Traveltek

Published on Monday, October 28, 2013

New York Times questions cruise industry safety procedures



A story in the New York Times yesterday raised disturbing questions about whether cruise ships have gotten too big to be safe.


Incidents aboard the Costa Concordia, the Carnival Triumph and the Grandeur of the Seas beg the question of whether megaships can handle emergencies at sea.


The biggest ship on the water, Royal Caribbean's Allure of the Seas, for example, holds 8,600 passengers and crew, as many people as a small town.


"Given the size of today's ships, any problem immediately becomes a very big problem," the Times quotes Michael Bruno, dean of the engineering school at the Stevens Institute of Technology in Hoboken, N.J., and former chairman of the National Research Council's Marine Board, as saying. "I sometimes worry about the options that are available."


The Coast Guard report on the Splendor fire found a wide range of problems, including the fact that no fire drills had been conducted in the engine room for six months, emergency sprinklers were turned off by mistake, and the captain, believing the fire was contained, vented the engine room to clear out the smoke, reigniting the fire instead.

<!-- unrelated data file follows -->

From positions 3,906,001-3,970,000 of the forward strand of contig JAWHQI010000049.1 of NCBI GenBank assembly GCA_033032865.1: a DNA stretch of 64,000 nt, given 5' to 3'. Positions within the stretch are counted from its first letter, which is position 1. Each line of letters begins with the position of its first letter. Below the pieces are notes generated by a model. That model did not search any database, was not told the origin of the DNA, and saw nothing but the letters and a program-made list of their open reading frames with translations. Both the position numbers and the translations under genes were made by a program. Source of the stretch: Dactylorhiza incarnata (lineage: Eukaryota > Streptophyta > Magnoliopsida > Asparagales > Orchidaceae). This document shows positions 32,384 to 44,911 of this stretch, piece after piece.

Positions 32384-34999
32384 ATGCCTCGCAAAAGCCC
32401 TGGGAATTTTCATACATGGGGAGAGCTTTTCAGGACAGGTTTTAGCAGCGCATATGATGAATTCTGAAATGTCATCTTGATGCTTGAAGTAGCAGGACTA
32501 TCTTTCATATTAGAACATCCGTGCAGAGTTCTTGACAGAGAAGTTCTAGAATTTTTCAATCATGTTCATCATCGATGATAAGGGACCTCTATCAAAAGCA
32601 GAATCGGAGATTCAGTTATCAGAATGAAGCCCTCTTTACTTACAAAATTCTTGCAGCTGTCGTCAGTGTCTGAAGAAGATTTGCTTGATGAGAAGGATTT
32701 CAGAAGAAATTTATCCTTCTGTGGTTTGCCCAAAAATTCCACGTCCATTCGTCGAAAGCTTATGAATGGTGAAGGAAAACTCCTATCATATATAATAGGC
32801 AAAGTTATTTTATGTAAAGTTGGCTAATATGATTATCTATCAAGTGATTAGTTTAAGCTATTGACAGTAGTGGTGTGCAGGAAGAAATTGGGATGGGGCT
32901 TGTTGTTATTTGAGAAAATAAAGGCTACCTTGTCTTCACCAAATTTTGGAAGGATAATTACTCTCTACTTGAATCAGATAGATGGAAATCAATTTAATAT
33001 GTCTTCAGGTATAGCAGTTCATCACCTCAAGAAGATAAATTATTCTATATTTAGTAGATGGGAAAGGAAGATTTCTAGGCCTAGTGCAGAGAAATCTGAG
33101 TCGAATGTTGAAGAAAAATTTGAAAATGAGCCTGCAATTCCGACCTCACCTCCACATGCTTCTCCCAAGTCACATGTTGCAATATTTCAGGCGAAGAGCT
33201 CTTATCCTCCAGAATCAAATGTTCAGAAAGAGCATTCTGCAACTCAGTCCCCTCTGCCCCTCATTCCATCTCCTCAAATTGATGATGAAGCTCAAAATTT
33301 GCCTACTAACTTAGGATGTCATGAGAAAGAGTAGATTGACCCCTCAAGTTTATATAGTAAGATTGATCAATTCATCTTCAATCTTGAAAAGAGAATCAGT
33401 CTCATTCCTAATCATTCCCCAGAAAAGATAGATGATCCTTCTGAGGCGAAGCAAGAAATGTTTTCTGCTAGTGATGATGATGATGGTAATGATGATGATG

On the Costa Concordia, the captain failed to sound the general evacuation alarm for more than an hour after the hull was breached, making it impossible to lower some of the lifeboats.


The International Transport Workers' Federation has suggested that cruise lines need to limit the number of people aboard ships.


"The simple problem is they are building them too big and putting too many people aboard," the Times quotes Capt. William H. Doherty, a former safety manager for Norwegian Cruise Lines, and now director of maritime relations at the Nexus Consulting Group. "The magnitude of the problem is much bigger than the cruise industry wants to acknowledge."


For the full story go to http://www.nytimes.com/2013/10/28/business/too-big-to-sail-cruise-ships-face-scrutiny.html?src=mv&_r=0.

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